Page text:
5 5

Great boot

  • Gender: Female
  • Familiarity: I've put it through the wringer

Great boot. Used on several 5000 and 6000m peaks in Ecuador and Peru. Never once had a problem with cold feet, using only a single pair of medium-weight wool socks - and was practically the only person in the group not to have problems with the cold. No hotspots or blisters even on 16 or 18h summit days, and only minimal break in. The heat moulding of the liners was surprisingly simple and made a world of difference in terms of fit - I molded them with green superfeet insoles. Super flexible and comfortable, quite technical. I wear 39/40 in normal shoes and decided on the 41.5 la sportivas, finding the 42 to be a bit too big.

What size should I order if I have very narrow and low instep 280 mm and 275 mm feet and my average size in Lowa trekking boots is 9.5 UK?

Responded on

I would suggest the size 43.5 in these boots. Obviously, trying them on will give you a better idea if they will fit, but La Sportiva boots typically are 6.6 mm per EU size. 280/6.6 is 42.42 but with the removable liner you will need a little more room.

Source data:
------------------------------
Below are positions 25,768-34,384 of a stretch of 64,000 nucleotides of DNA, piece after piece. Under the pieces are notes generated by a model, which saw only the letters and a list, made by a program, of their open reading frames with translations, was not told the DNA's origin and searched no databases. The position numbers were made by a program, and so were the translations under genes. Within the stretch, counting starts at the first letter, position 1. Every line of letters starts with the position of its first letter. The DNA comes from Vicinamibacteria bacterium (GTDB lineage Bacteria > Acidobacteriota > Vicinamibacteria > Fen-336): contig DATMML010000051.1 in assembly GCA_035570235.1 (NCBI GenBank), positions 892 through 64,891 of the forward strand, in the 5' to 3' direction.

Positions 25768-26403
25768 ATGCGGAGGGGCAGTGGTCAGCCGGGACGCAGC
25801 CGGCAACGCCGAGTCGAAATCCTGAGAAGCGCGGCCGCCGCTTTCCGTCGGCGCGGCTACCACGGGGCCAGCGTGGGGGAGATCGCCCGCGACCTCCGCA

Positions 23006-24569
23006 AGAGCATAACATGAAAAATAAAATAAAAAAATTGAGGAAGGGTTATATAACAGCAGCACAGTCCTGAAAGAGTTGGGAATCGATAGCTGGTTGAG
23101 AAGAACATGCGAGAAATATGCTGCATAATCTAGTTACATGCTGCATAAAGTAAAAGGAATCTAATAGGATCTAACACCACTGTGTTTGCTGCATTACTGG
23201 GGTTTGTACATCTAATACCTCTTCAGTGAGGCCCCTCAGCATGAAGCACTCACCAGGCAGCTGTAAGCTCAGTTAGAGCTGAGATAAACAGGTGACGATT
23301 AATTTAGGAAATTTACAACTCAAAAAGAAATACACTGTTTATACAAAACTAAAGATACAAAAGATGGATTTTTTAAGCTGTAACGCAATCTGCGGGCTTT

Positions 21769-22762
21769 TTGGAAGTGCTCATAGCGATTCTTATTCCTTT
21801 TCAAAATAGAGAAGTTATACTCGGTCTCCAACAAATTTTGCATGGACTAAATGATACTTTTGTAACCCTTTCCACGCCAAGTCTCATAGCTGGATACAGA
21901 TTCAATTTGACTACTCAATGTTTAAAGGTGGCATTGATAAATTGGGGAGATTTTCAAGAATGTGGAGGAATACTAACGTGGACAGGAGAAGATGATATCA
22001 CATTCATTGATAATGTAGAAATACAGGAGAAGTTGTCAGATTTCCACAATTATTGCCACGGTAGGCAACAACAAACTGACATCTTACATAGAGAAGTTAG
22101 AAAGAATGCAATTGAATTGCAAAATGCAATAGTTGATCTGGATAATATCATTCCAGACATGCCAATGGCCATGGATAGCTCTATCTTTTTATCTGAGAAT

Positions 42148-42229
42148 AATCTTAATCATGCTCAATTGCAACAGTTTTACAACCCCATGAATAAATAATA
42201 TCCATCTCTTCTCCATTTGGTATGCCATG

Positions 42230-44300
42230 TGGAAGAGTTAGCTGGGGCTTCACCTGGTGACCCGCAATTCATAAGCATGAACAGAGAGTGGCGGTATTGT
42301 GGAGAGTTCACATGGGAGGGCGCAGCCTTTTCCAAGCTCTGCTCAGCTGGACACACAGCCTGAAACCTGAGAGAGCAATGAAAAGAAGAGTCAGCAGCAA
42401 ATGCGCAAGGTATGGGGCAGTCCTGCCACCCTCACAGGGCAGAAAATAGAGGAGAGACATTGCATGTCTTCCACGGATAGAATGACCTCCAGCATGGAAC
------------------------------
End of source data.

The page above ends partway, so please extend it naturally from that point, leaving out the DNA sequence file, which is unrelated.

5 5

Great mountaineering boots

  • Familiarity: I've used it several times

I purchased the Baruntse's for an expedition to Mt. Rainier. I literally lived in these things for the better part of 6 days. They were a little too warm for a summer ascent of Rainier but I appreciated the extra warmth at camp after the sun went down as well as on our summit bid which took place through the night and into the morning hours. On the upper mountain these things were super bomber. I cut up the rubber around the toe a bit with my crampons but nothing a little patch kit can't fix for me. I purchased the boot a full size up and they were perfect, no toe smashing and absolutely ZERO shin bang. I'll be using these this winter for a winter attempt of the Presidential Traverse in NH and hopefully on Denali and some of the volcanoes in South America. I absolutely recommend these.